Heritibility of rebloom in californica and palustris?

Having finally stopped procrastinating, I’m preparing to try my hand at breeding some RRV-resistant roses.

My palustris (sourced from RVR) doesn’t look like scandens, it’s not very bright pink, and has single blooms, but it has them all the time, it’s got buds on it even now. RVR rates it as “rrrr.” My californica selection, “New Dawn,” also blooms all the time, and is very fragrant.

While these roses are unlikely to readily accept foreign pollen, and both species have traits that might want a little mitigation (californica suckering, palustris thirst), I was wondering whether anyone here has had success getting extended bloom in their progeny.

It seemed like a good thing to ask about before I considered resorting to Bonica.

Rebloom on palustris is a pretty interesting thing. How long have you been growing it?

I’m totally confused about the ‘californica selection, “New Dawn,”’ and don’t find any such thing either at hmf or Rogue Valley.

There are several selections of R. Californica. Hardy is probably thinking of “First Dawn”.

I’m fairly sure the “repeat” bloom you’re seeing on the Palustris and Californica are climate induced and not actually “repeat”. Californica can flower over a very long season “in the wild” where there is sufficient water and the temperatures remain within the more “spring-like” range. When the water dries up, and/or the summer “heat” arrives, the flowering stops.

Growing Banksiae in Pacific Palisades, about where Sunset Blvd and Pacific Coast Hwy intersect, there are flowers six to eight months in good years. Nigel Hawthorne and Arkansana Peppermint both flowered sporadically from spring through late summer when the real “heat” hits that area. Farther up Sunset, on the eastern edge of “The Village”, O’Neal Blueberries flower and fruit from late spring through late August, sometimes into September. I sold quite a few of them to a client who lived up Chautauqua Blvd. Her four year old daughter was wild for blueberries and she loved being able to say her daughter “foraged” ripe blueberries from the yard all summer into fall. Carol Aguilar, the lady who grew the plant Jim Delahanty and I submitted to Ralph Moore and was determined to be his “extinct” Climbing Yellow Sweetheart, had an apple which flowered and fruited in three flushes a year, every year, like clockwork. Many plants continue performing as if it is “spring”, when they would normally be expected to flower, even fruit, when the conditions remain suitable to trigger the performance. As soon as the conditions change, the performance changes. Milder spring-like conditions which last a long time can easily keep the spring performance going. All of those spring expected events drew to a close annually by August through late September when the sixty degree days gave way to eighty and ninety degree temps. If conditions delayed the arrival of the real “heat”, the plants kept doing what they were doing.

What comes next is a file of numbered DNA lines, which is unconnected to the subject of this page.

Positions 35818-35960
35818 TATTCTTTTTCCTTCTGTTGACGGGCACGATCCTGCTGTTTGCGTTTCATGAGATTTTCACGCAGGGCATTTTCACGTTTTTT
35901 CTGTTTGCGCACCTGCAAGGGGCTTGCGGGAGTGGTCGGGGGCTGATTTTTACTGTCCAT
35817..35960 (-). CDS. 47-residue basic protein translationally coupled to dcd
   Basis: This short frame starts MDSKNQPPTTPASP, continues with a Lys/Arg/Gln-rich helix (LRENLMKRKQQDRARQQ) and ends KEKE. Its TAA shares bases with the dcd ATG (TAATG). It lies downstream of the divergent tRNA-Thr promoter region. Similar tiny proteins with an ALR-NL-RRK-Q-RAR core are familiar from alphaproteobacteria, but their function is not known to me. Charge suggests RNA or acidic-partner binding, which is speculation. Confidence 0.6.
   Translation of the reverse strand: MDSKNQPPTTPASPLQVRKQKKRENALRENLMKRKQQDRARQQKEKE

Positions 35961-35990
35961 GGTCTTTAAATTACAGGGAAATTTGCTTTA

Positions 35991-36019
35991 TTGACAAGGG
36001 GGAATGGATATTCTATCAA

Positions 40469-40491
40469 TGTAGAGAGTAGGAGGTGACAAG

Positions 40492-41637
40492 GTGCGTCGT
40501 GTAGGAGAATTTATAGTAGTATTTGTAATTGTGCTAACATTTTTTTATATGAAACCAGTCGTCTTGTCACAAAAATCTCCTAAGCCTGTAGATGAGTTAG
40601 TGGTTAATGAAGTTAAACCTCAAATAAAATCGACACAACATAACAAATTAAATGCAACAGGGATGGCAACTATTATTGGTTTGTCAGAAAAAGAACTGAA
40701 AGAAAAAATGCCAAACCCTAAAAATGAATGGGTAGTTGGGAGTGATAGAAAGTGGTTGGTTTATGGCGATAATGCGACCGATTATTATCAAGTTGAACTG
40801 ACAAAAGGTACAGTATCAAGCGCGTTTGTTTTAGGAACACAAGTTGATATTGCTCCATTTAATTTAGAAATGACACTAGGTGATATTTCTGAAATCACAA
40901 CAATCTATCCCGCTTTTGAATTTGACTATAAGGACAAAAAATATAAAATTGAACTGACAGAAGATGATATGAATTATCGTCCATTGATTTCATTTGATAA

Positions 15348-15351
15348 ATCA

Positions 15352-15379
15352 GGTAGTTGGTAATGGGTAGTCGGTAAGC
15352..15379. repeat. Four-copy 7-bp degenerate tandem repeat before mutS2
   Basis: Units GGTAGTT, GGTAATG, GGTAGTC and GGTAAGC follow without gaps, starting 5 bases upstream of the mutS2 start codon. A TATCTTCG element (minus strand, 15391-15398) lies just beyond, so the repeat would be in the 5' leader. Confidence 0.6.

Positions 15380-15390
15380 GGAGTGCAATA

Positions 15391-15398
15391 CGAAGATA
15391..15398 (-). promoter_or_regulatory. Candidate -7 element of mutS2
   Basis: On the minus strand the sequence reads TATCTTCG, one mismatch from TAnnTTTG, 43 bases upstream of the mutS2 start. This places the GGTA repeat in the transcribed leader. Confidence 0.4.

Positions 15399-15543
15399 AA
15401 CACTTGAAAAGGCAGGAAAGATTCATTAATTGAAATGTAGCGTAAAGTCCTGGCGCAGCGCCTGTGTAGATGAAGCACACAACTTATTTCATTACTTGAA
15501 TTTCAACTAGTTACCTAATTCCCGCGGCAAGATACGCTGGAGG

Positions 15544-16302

1 Like

The palustris basically just arrived, with a couple of buds on it, so it definitely reblooms in Oregon. One opened today, and it smells quite nice! The only palustris I’ve closely inspected was the palustris plena at SJHRG, so I’m no expert at identifying it, but the foliage, habit and blooms look right to me. The only aspects that look a little bit off, are the thorns, which aren’t very hooked, and the stipules, which are not extremely narrow. Having seen the local native varieties, I don’t expect all species to be clear and distinct, I expect most to vary a lot, including blurring into their neighbors in various ways. Some californica reblooms a lot, some a little, some not at all. It’s said to be generally tetraploid, but not always. Some look like hybrids with other locals, but there’s no one plant I could point at and say the pure species should look just like it. It’s not in commerce in the US, but ‘Rosa X mariae graebnerae Ascherson & Graebner’ is said to be a reblooming, naturally occurring palustris x virginiana collected in the wild in the late 1800s, so I’m not sure what to think about this palustris. Considering the poor luck people have had with rebloom when crossing natives with chinensis hybrids, I suspect it could be all native, but… shrug I guess I’ll find out if I cross it with reblooming chinensis. Maybe.

“New Dawn” was a mistake on my part, make that “First Dawn,” from Suncrest. The flowers are on the pale side for a californica, but otherwise it looks pretty normal. Someone from Suncrest did a long drive around the state, taking cuttings of the more interesting strains they found. “First Dawn” is the best rebloomer of the bunch.
A pic at HMF: 'Q & C' Comment / Question Photo

I’m hardly optimistic about the idea of getting palustris to take californica pollen, but was wondering about the general idea of getting rebloomers from a cross like that. IIRC, there’s been mention here of a rugosa x palustris that rebloomed, but that crossing natives with chinensis/juvenile rebloomers always resulted in single blooming offspring. That made me wonder about all-native rebloom, like that palustris x virginiana, and whether people might have tried that sort of thing out before.

‘Rosa X mariae graebnerae Ascherson & Graebner’ is a rebloomer.
Yesterday I noticed that the parentage on HelpMeFind has recently been corrected into R. carolina L. X
R. humilis lucida. This seems to refute the earlier assumption that R. palustris played a role in the parentage of this hybrid. It could be presumed that DNA analysis has revealed the true parentage. I consider such a finding of ancestry research as very valuable for us breeders and am very grateful for it. So I hope more updates will follow.

@Hardy do you have an update on your R. pallustris ventures? I’m really curious what kind of offspring you’ve acquired.